Passive Seismic: Petroleum reservoir characterization using downhole microseismic monitoring
S. C. Maxwell, J. Rutledge, R. Jones, M. Fehler, 2010. "Passive Seismic: Petroleum reservoir characterization using downhole microseismic monitoring", Geophysics Today: A Survey of the Field as the Journal Celebrates its 75th Anniversary, Sergey Fomel
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Imaging of microseismic data is the process by which we use information about the source locations, timing, and mechanisms of the induced seismic events to make inferences about the structure of a petroleum reservoir or the changes that accompany injections into or production from the reservoir. A few key projects were instrumental in the development of downhole microseismic imaging. Most recent microseismic projects involve imaging hydraulic-fracture stimulations, which has grown into a widespread fracture diagnostic technology. This growth in the application of the technology is attributed to the success of imaging the fracture complexity of the Barnett Shale in the Fort Worth basin, Texas, and the commercial value of the information obtained to improve completions and ultimately production in the field. The use of commercial imaging in the Barnett is traced back to earlier investigations to prove the technology with the Cotton Valley imaging project and earlier experiments at the M-Site in the Piceance basin, Colorado. Perhaps the earliest example of microseismic imaging using data from downhole recording was a hydraulic fracture monitored in 1974, also in the Piceance basin. However, early work is also documented where investigators focused on identifying microseismic trace characteristics without attempting to locate the microseismic sources. Applications of microseismic reservoir monitoring can be tracked from current steam-injection imaging, deformation associated with reservoir compaction in the Yibal field in Oman and the Ekofisk and Valhall fields in the North Sea, and production-induced activity in Kentucky, U.S.A.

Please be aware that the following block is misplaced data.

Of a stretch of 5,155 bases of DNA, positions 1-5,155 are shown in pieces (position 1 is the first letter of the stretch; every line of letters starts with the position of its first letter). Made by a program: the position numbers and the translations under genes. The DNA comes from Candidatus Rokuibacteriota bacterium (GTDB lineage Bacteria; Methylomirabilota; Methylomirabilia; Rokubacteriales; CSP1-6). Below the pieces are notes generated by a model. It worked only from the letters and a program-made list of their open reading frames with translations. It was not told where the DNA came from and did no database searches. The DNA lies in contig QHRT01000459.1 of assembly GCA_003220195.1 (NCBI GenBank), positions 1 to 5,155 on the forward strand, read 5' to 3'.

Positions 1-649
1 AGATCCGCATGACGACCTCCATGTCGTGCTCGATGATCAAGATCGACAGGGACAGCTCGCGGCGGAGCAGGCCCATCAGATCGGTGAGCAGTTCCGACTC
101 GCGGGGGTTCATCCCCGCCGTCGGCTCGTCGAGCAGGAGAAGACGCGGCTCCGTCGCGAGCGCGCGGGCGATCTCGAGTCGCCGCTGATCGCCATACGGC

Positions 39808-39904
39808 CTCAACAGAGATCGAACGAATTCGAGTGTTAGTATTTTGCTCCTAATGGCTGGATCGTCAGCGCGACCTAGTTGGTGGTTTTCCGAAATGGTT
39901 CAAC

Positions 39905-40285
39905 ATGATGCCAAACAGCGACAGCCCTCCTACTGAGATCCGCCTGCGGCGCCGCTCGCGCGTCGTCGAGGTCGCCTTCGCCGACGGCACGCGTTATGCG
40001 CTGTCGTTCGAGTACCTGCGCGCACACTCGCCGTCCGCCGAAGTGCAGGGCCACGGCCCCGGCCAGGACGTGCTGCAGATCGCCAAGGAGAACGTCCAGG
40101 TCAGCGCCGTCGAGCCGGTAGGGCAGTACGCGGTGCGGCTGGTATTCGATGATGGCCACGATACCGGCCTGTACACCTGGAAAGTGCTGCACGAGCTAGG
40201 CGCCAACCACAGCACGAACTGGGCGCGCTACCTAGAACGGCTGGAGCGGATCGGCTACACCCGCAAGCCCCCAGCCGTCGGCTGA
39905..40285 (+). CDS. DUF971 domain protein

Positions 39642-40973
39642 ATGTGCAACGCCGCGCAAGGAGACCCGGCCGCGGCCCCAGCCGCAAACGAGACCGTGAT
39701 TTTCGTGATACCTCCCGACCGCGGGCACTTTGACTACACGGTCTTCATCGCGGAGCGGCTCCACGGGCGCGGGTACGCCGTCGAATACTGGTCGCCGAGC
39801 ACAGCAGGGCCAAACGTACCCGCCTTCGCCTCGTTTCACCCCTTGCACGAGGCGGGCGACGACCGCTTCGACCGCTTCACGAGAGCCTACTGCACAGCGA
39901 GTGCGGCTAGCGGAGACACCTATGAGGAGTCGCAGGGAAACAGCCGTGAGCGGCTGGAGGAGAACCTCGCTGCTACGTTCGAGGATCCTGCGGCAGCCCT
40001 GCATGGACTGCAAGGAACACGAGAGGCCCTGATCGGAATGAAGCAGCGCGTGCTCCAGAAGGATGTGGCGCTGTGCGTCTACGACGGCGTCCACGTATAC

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“In celebration of the 75th year of publication, the Geophysics editorial team invited a collection of papers written by well-recognized experts in various areas of exploration geophysics. These invited papers not only form part of the present book, but they also appear in the September-October 2010 special section of the journal. Geophysics Today: A Survey of the Field as the Journal Celebrates its 75th Anniversary complements this special section with an additional group of papers, drawn from Geophysics during the recent past, that addresses areas the invited articles did not. The result is a snapshot of the state-ofthe- art in the field as Geophysics passes its three-quarter-century mark. This book is Geophysical References Series No. 16.”